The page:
407 West Second Street
Bryan and Charlotte Chaney, Owners
This 225-year-old house was the childhood home of the famed Barbara Fritchie. Upon her marriage, her father built the attached home for her, and it is from one of that building’s windows that Barbara reputedly waved the Union flag as Confederate troops passed by. Today, the Chaneys operate both homes as Airbnb accommodations.
Hauer House was restored several years ago by a previous owner, who retained the period elements that give it that certain patina. The Chaneys have integrated history with modern features, appointing the five-bedroom home for contemporary comfort and convenience. Timeworn elements include uneven floors, cranky door knobs, and narrow staircases. The remodeled kitchen has an industrial flair. The low-ceilinged cellar preserves its original cooking fireplace, stone and brick walls, and rustic wood beams. Used by one previous owner as an office space, it is now decorated for relaxation.
The Green-Walled Garden Club, which over the years has trimmed many homes for Christmas for the Candlelight House Tour, has applied its talents to the Historic Hauer House.
The Home of Alice Hoxie
227 East Church Street
Built in 1815, this Federal-style brick home features a double-wide façade that once had two front doors. Current owner Alice Hoxie speculates that one entrance opened to the family’s living quarters and the other to the owner’s business. The property was originally part of a farm that was subdivided to create a site for a daughter’s home.
Over the years, the home has been expanded at least twice toward the back. It proudly bears a Frederick County Landmarks Foundation plaque.
Alice downsized from a much larger place on Rockwell Terrace to this home less than a year ago, bringing with her a carefully curated assortment of furniture, art, and accessories that reflects what she calls her “layers of time” approach to interior design. Many are antiques, although the upholstered pieces are new and chosen for comfort. All the art is original, some predating the age of the house and the rest by family members, friends, or Alice herself. Subway tiles, floating shelves showcasing dinnerware and treasures, and navy cabinets installed by a previous owner give the kitchen charm.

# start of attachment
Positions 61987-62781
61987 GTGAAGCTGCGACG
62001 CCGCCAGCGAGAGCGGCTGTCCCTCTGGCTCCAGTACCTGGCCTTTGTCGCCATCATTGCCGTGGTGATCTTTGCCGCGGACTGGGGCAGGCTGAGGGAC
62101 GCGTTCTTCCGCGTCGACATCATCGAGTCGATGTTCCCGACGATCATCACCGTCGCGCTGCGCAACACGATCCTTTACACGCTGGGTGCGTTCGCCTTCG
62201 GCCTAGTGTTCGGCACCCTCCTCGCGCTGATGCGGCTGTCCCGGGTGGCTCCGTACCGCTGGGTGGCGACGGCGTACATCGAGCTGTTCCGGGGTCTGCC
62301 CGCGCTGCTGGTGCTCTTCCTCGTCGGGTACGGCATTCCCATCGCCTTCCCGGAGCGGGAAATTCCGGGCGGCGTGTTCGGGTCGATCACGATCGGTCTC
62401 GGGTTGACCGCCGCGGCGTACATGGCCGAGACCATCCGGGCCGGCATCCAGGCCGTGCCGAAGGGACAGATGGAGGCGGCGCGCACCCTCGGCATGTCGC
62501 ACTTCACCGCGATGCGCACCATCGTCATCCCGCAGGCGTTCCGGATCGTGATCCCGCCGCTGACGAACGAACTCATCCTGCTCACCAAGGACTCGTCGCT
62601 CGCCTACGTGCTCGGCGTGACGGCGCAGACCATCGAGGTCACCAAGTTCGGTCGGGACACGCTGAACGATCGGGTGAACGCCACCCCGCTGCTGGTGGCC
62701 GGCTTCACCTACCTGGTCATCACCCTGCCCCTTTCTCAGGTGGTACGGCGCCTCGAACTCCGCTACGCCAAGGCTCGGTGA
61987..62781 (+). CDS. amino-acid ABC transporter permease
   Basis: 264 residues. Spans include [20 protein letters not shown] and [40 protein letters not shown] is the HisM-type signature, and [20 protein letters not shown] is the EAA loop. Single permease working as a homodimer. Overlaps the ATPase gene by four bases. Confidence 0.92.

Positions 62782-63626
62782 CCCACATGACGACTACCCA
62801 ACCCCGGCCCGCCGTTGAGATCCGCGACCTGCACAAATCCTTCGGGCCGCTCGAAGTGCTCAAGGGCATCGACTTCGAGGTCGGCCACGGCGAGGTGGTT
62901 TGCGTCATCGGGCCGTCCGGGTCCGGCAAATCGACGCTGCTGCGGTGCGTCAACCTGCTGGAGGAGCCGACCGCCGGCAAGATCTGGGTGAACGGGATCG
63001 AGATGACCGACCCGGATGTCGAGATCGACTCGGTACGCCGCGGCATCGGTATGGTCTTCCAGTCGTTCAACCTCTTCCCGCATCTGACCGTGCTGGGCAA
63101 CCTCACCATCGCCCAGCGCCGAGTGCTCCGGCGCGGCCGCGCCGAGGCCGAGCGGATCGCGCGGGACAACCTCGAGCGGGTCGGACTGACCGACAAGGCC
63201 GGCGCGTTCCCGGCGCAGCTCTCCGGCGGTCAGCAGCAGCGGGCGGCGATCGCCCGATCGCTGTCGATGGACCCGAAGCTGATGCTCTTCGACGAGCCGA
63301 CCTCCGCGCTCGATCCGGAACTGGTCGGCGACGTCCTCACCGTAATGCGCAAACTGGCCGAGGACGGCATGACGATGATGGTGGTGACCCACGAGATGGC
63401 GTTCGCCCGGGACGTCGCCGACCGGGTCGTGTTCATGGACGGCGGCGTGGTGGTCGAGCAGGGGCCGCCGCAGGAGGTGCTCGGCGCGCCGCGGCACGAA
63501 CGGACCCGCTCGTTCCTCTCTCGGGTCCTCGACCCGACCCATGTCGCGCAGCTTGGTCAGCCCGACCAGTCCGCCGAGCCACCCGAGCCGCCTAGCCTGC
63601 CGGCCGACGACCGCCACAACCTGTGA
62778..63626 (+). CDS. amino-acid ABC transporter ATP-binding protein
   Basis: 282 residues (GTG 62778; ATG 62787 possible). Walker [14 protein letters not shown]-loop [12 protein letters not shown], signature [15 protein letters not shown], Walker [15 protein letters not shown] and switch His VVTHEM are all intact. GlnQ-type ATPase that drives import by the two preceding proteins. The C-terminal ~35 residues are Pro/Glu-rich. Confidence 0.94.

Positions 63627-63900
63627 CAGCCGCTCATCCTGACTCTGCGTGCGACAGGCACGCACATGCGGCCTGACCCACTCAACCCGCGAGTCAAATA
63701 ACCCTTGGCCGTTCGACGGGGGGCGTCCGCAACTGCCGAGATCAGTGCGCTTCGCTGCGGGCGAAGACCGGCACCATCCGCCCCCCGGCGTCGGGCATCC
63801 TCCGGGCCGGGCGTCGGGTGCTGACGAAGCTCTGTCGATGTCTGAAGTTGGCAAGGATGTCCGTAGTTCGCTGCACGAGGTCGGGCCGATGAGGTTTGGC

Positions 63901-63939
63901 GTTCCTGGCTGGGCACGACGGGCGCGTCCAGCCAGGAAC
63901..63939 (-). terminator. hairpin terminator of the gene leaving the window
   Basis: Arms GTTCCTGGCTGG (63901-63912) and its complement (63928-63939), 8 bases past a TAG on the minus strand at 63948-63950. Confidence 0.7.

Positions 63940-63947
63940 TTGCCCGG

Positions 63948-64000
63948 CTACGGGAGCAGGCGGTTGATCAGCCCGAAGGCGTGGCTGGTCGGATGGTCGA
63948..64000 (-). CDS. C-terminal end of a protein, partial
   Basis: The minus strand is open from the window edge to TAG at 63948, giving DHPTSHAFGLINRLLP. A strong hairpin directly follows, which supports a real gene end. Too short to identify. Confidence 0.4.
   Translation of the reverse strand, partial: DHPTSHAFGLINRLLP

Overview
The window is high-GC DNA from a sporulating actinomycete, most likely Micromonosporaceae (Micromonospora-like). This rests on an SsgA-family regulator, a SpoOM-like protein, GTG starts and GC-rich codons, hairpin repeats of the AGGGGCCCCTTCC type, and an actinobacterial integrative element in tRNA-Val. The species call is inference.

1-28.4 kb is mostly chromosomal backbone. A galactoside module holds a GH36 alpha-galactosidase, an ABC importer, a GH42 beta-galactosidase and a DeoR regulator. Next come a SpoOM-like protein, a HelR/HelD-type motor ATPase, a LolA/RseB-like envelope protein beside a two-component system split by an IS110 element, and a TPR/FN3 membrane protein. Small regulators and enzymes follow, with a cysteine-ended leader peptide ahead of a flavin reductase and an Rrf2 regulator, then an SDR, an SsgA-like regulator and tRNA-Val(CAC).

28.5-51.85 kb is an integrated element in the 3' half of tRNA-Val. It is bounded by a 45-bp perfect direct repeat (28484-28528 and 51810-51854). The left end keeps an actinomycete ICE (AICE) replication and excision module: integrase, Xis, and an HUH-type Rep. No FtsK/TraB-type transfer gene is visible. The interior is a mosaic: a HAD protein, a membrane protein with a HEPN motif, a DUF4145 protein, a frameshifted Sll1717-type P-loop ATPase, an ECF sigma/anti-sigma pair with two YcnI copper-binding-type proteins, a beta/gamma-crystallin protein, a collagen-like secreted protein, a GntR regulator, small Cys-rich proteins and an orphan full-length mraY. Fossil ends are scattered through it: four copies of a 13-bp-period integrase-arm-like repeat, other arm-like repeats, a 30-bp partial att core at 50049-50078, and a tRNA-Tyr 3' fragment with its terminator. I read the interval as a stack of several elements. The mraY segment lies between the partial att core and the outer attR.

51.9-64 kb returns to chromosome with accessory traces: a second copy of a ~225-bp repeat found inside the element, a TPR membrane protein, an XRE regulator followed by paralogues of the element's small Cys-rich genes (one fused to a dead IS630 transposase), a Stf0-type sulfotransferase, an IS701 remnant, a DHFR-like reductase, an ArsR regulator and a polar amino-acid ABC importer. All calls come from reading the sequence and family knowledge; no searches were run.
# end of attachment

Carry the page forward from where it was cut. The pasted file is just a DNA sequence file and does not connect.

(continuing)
Alice has decorated for Christmas with natural greenery, twinkling white lights, and German glass ornaments.
The Home of Sheldon and Susan Gnatt
32 East Third Street
If you’re in front of a circa 1887 Victorian row house with a purple front door and harmonizing Eastlake detail, you’re in the right place. Susan and Sheldon Gnatt specified the period color combination when they recently had the exterior restored. It’s one of several enhancements they’ve made since moving here full-time two-and-a-half years ago, when they sold their weekend home just down East Third and their main residence in Columbia, Maryland.
Inside, the ambience is both chic and easygoing. Furnishings range from contemporary to classic and leather to vintage oak. A wall that appears to be brick and another with a scalloped design that seems three-dimensional are actually temporary wallpaper that can be easily repositioned. Artwork throughout is by Frederick artists or from the couple’s journeys to Italy and Israel.
The kitchen, which reflects Susan’s design choices, is sleek yet functional. Pops of red accent white quartz, ceramic tile, stainless steel, and gray wood finishes. A decision to knock out a wall between the back staircase and kitchen brings natural light farther into the home.
SimpLIVEfy, a Frederick design firm, has decorated to reflect the Gnatts’ Jewish culture.
The Home of Kathryn and Josh Stella
221 South Market Street
This impressive 1868 rowhouse exhibits characteristics of the Victorian era of American architecture and the Queen Anne style of the same period. A commanding second-story bay extends over the sidewalk, providing a panoramic view of the street, while an imposing first-floor arched window brings natural light into the parlor. Chestnut is used extensively throughout.
When the house came on the market in 2018, Kathryn and Josh Stella owned a home in Shepherdstown but worked in Frederick and stayed in a nearby rental during the week. Having fallen hard for downtown’s charms and ready to quit the commute, they sold their Shepherdstown property and moved here last fall.
With the exception of two Persian rugs, their existing antique furnishings and family heirlooms fit the home seamlessly. Equally at home are the couple’s art and accessories collections, which include Kathryn’s own fiber and mixed-media works and an Indian screen that was set dressing in the 2001 spy film “The Tailor of Panama.” The Stellas modified the already renovated kitchen to make it more chef-friendly for Josh.
Kathryn has decorated for Christmas with holly, ivy, magnolia, and other greenery.